Many of us may frown at the practice, but it’s neither a crime or necessarily a terrible thing except when somebody believes they are entitled to considerations that do compromise a party or an individual in doing their job honestly and hopefully without fear or favour. It is this last intangible that creates the kinds of swirling debate that has raged now on the Gold Coast for months as to how candidates on the receiving end of developers’ money are now somehow tainted or hopefully compromised in their decisions as councilors.

Double standards when comparing developer donations

Despite many years of this being part and parcel of the local council dynamic that developers pumping many millions if not tens of millions into projects that runs the full gamut of development requiring all kinds of council approvals and support, it seems it was only this last election where the developers became “organised” that we have this prospect now of some kind of pro-developer voting “bloc”.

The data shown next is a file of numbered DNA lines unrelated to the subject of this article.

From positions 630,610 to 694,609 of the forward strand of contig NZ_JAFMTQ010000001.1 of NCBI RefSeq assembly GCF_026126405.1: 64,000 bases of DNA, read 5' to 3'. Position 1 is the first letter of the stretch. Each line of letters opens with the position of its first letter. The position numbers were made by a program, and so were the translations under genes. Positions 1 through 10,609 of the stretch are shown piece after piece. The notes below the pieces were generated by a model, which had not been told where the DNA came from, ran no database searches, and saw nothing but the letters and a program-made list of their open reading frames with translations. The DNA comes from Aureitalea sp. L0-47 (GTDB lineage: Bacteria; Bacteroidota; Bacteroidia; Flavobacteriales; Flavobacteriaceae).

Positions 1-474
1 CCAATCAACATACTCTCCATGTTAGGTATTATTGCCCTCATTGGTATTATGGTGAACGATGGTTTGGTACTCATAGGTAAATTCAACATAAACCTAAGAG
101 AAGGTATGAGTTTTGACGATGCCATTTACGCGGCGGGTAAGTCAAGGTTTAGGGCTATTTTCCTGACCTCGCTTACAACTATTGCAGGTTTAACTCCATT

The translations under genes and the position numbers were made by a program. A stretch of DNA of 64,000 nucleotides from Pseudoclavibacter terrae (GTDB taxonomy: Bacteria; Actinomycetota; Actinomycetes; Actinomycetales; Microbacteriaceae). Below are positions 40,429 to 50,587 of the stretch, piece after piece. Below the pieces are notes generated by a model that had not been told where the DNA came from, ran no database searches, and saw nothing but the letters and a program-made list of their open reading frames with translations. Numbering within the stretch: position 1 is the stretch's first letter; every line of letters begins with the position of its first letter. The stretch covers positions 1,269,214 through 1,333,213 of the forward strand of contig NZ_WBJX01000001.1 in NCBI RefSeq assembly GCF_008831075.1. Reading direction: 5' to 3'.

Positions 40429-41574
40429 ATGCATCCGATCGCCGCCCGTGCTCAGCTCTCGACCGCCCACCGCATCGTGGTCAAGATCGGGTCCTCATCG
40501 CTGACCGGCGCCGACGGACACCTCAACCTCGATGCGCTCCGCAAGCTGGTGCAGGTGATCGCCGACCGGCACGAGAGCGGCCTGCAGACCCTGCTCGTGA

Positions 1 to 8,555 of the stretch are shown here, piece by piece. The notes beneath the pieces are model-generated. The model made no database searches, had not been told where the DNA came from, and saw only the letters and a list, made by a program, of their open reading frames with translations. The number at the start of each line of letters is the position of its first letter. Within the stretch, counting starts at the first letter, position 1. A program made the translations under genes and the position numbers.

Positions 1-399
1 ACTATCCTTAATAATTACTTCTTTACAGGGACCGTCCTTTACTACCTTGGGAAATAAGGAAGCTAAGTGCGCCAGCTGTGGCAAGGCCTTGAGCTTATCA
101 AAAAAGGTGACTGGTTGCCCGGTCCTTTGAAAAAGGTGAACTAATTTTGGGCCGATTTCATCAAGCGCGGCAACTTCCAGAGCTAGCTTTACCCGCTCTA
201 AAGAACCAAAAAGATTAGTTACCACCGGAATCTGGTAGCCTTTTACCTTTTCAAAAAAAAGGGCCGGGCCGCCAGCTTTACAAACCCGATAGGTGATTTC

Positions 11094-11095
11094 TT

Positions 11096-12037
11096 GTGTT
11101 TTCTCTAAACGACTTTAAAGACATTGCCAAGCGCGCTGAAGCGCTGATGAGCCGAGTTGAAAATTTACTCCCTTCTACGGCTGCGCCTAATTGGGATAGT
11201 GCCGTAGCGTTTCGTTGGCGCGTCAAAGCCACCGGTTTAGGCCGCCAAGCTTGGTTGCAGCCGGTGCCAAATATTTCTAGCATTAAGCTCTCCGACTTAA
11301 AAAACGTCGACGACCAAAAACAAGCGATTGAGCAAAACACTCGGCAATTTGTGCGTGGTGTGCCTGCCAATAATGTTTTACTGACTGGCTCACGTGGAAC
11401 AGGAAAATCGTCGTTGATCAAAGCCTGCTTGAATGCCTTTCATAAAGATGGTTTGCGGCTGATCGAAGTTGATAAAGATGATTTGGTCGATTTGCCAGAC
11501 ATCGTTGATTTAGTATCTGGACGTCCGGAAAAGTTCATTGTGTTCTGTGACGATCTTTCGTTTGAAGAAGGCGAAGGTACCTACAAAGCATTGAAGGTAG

One that even now if you accept there is a core of candidates as I do who did accept and get elected with the help of developer donations, cannot be claimed to be any kind of automatic “bloc” vote given the multiple personalities and allegiances within the council. Even the council’s most vehement anti-“bloc” critic Cr Dawn Crichlow accepted developer donations from her own ward at the last election. Yet the Bulletin or other council dissidents who have become “bloc” obsessed, don’t even begin to flag her as in some way likely to be in the pocket of any developer. Yet why the double standard?